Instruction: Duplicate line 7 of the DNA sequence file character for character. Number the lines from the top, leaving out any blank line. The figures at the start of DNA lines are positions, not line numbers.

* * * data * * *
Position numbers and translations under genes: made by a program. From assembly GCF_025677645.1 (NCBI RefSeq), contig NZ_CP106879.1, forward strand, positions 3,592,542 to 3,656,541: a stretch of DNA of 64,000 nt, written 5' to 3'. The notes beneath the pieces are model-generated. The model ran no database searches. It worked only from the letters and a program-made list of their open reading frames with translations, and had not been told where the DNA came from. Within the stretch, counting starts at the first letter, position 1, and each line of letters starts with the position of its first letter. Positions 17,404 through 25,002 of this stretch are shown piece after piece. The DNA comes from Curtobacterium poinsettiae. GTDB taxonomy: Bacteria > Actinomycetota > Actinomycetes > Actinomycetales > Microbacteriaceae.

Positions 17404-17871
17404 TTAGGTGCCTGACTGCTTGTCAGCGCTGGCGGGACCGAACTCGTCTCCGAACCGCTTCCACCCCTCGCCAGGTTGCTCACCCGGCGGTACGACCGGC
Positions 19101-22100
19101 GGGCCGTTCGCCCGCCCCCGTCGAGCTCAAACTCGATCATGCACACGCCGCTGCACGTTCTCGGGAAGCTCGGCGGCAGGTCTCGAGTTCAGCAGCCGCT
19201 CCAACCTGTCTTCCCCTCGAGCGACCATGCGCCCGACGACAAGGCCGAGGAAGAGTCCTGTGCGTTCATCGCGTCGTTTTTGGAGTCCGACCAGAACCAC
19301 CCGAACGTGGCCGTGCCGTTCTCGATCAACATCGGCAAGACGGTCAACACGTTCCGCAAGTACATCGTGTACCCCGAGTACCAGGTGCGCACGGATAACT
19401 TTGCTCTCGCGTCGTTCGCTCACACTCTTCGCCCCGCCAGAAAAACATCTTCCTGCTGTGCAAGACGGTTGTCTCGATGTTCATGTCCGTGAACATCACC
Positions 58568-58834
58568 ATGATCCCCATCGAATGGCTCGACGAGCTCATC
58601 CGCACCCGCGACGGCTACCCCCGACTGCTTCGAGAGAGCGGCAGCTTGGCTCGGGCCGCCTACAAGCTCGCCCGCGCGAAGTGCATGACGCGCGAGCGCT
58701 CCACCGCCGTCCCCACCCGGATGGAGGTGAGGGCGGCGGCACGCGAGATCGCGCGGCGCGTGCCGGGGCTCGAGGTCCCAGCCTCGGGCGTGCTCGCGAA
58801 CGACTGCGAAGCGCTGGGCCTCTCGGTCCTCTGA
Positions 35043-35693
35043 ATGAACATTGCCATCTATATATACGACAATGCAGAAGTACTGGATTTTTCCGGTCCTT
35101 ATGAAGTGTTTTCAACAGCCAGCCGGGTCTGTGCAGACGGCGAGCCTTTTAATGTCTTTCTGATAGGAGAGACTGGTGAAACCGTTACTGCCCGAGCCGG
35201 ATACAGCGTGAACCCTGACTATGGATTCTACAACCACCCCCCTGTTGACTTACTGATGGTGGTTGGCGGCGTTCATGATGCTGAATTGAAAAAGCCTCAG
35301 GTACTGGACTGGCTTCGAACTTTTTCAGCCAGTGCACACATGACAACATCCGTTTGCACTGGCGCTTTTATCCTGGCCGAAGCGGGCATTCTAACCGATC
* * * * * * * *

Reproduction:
19301 CCGAACGTGGCCGTGCCGTTCTCGATCAACATCGGCAAGACGGTCAACACGTTCCGCAAGTACATCGTGTACCCCGAGTACCAGGTGCGCACGGATAACT